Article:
The first stage, narrowing of exchange-rate fluctuations, was to be tried on an experimental basis without any commitment to the other stages. Unfortunately, the Werner strategy took for granted fixed exchange rates against the dollar. When the USA effectively floated the dollar from August 1971, the ensuing wave of market instability put upward pressure on the Deutschmark and squashed hopes of tying the Community’s currencies more closely together.

Snake in the tunnel

To retrieve the situation, in March 1972, the Member States created the ‘snake in the tunnel’. This was a mechanism for managing fluctuations of their currencies (the snake) inside narrow limits against the dollar (the tunnel). Hit by oil crises, policy divergence and dollar weakness, within two years the snake had lost many of its component parts and was little more than a German-mark zone comprising Germany, Denmark and the Benelux countries.

Interest remained strong

The quick ‘death’ of the snake did not diminish interest in trying to create an area of currency stability. A new proposal for EMU was put forward in 1977 by the then president of the European Commission, Roy Jenkins. It was taken up in a more limited form and launched as the European Monetary System (EMS) in March 1979, with the participation of all Member States’ currencies except the British pound, which joined later in 1990 but only stayed for two years.

The European Monetary System was built on the concept of stable but adjustable exchange rates defined in relation to the newly created European Currency Unit (ECU) – a currency basket based on a weighted average of EMS currencies. Within the EMS, currency fluctuations were controlled through the Exchange Rate Mechanism (ERM) and kept within ±2.25% of the central rates, with the exception of the Italian lira, the Spanish peseta, the Portuguese escudo and the pound sterling, which were allowed to fluctuate by ±6%. In August 1993, these bands were widened to 15% in order to counter speculative pressures, but by 1996 all currencies had moved back to their original fluctuation margins.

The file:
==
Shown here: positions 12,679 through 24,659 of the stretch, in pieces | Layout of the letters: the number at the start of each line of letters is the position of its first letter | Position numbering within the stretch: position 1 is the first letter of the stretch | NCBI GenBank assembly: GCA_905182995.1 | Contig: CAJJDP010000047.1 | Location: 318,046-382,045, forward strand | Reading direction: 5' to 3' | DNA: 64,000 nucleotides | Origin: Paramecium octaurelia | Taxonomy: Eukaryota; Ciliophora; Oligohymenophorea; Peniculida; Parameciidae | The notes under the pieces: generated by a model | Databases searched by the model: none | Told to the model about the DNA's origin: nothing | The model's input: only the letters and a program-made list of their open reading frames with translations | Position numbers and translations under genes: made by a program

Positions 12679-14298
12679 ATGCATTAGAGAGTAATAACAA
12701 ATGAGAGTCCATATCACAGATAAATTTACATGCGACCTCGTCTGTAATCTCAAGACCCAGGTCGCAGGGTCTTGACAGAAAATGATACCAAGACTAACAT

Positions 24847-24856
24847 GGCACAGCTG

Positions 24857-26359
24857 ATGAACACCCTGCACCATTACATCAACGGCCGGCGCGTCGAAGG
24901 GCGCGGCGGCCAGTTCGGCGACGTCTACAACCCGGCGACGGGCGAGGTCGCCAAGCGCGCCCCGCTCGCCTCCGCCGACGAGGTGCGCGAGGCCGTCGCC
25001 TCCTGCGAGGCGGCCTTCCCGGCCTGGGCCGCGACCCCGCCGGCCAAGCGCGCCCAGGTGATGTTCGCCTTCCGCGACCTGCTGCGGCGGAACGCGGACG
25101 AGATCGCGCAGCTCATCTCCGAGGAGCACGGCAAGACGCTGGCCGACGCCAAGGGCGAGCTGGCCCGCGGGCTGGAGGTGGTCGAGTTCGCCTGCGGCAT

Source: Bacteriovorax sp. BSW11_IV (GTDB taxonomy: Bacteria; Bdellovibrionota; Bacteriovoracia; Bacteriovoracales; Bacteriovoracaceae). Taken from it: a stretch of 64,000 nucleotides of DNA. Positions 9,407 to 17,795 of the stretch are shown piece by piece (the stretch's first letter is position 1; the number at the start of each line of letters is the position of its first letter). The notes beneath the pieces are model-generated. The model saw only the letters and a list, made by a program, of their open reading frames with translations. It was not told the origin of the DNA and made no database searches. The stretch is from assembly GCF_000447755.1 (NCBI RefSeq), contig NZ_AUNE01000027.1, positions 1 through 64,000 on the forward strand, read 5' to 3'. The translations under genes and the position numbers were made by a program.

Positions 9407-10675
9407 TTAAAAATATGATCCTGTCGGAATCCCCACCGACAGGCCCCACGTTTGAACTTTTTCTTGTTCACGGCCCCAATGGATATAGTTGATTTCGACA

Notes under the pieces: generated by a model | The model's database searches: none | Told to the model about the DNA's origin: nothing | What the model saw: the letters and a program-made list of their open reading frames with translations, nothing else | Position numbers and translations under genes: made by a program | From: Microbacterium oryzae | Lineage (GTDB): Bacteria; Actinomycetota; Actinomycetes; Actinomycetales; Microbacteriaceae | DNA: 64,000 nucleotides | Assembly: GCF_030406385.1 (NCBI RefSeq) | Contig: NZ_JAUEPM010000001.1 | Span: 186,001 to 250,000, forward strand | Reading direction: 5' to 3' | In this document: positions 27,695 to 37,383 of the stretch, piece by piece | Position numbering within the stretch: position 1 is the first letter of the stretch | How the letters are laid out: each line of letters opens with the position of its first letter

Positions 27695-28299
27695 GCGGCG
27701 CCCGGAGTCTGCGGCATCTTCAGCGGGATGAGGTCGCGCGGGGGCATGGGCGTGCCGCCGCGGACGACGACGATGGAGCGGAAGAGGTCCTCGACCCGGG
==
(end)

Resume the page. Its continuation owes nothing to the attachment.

The system included an intervention mechanism and a preventive tool – once the exchange rate of a currency reached 75% of the maximum fluctuation margin authorised, the currency was considered as ‘divergent’ and the country had to take remedial action through interest rates and fiscal policy adjustments. In the event of the maximum fluctuation margin being reached, central banks had to intervene by buying or selling the currency to avoid the margin being exceeded.

The EMS was a radical new departure because exchange rates could only be changed by mutual agreement between participating Member States and the Commission – an unprecedented pooling of monetary sovereignty.

Phase 3: the Delors Report
While the European Monetary System’s main goal was to reduce exchange-rate instability – which damages trade, investment and economic growth – its creation was helped by a new consensus among Member States that controlling and reducing inflation had to become an economic priority. From the start of the European Monetary System to Maastricht – a decade of success

In the first few years, there were many currency realignments in the European Monetary System (EMS). But by the time of the negotiations on the Maastricht Treaty in 1990-91, it had proved a success. Short-term volatility of exchange rates between European Community currencies was substantially reduced, thanks to a mixture of converging inflation rates, and interest rate management which targeted the exchange rate.